They hesitated before knocking.  Despite the effort to whisper, Asher heard them plainly.

“I don’t know about this, Tom.”

“Don’t be a fool, Patrick.  We came all this way to talk to the man.”

“You can’t really believe what they say about him,” said Tom.  “About what he can do?”

“Of course not,” said Patrick, “but I’m not going back to Washington empty-handed.”

Asher sat up in his chair and focused his eyes on the door.  Washington?  This was getting interesting.  The men called Tom and Patrick continued to bicker, until the third man intervened.

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The Ghost Bride, A Rober Asher Story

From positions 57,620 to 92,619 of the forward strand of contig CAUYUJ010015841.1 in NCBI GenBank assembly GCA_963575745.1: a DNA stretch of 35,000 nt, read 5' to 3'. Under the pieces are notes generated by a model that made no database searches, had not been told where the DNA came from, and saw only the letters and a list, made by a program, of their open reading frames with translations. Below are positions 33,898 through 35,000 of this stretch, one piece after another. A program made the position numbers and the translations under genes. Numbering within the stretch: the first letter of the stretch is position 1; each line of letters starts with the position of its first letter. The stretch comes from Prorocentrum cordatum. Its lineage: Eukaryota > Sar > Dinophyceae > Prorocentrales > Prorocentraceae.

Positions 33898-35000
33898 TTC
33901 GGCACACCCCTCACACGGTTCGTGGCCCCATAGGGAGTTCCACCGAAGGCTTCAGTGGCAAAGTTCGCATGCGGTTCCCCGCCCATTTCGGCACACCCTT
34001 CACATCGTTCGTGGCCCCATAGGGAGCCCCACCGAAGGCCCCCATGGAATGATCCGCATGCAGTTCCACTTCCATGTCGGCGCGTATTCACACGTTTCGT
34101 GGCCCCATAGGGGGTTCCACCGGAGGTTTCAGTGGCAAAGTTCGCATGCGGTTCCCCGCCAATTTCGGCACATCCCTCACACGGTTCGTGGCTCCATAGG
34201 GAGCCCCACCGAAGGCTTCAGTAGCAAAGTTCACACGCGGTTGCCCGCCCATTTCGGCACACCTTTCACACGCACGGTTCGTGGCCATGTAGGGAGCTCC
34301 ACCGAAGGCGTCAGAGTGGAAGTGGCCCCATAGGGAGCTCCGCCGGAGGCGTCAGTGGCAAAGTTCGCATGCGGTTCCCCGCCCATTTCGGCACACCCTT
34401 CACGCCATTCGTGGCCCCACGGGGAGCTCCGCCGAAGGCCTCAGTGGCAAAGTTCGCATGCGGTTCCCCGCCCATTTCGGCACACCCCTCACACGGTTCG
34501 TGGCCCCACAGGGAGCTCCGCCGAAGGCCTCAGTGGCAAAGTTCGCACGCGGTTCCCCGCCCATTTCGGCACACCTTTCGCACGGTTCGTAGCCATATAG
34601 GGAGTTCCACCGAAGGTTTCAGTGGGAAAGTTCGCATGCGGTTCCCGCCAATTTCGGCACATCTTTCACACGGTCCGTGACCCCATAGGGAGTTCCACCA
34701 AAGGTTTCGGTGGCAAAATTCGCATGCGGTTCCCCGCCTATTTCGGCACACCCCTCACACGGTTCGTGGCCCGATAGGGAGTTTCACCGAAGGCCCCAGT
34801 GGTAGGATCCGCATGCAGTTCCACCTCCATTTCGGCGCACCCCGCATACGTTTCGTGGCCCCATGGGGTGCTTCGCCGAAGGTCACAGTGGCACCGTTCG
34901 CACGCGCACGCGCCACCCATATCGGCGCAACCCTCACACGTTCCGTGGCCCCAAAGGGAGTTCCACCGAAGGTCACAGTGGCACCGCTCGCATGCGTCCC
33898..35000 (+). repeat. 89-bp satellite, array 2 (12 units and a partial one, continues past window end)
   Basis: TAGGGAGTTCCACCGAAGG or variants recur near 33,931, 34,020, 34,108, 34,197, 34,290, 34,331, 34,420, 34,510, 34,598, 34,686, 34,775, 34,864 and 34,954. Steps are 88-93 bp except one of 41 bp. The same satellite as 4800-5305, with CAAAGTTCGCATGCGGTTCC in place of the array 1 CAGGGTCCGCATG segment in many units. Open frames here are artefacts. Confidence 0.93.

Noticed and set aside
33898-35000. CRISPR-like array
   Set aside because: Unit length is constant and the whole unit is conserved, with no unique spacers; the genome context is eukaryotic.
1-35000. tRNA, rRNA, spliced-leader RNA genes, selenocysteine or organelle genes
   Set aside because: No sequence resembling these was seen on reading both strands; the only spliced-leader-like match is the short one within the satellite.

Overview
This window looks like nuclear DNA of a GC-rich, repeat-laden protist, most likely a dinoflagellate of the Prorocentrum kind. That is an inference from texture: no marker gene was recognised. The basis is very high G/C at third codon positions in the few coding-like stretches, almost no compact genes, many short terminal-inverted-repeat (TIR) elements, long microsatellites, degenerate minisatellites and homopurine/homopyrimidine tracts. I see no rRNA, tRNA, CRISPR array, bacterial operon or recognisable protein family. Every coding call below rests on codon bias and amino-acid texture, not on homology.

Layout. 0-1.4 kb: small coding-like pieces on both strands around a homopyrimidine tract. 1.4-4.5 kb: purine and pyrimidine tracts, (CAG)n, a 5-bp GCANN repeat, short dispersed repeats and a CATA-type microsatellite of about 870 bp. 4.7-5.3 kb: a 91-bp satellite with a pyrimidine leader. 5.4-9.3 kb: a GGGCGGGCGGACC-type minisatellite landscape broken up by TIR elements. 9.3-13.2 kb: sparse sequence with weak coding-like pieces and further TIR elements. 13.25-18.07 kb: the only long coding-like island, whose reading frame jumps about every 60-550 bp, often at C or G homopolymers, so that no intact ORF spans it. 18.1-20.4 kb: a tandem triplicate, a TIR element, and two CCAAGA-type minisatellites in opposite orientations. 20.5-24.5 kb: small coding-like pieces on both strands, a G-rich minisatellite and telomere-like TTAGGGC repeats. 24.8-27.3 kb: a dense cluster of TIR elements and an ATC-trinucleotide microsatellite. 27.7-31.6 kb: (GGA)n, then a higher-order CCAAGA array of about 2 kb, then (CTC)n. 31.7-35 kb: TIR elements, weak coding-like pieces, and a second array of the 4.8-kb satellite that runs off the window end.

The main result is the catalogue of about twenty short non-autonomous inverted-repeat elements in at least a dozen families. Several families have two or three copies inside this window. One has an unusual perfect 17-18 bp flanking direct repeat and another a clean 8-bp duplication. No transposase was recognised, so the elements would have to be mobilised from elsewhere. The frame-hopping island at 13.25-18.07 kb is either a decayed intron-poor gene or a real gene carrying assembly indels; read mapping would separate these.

The Ghost Bride, A Robert Asher Story

The Ghost Bride
by Adam Casalino

June 1, 1952

Jonathan Lewis paced back and forth in his room.  For the fifth time that morning, he checked himself in the mirror.  The flower in his lapel was crooked.  His hair wasn’t right.  The suit felt baggy, then too tight.  There wasn’t enough air in the room.  Jonathan ran to the window and flew it open.  It made him cold.  His agony was saved by a knock at the door.

“Yes, come in.”

Michael, the best man, poked his head in.  He smiled, stepped inside, and tried to reassure the groom.  Jonathan shrugged and slumped down in a chair.

“The day’s finally here,” Jonathan said.  “I don’t think I’m ready.”

“Of course you are,” Michael said.  “You are Angela are made for each other.”

“I thought that once before.”  Jonathan’s face grew dark.

Michael reached across and put a hand on his shoulder.  “Stop that.  The past is behind you.  You deserve a new life, with Angela.”

The groom smiled weakly.  “You’re right.”  He stood up and straightened his jacket.  “How do I look?”

“Like a champ.”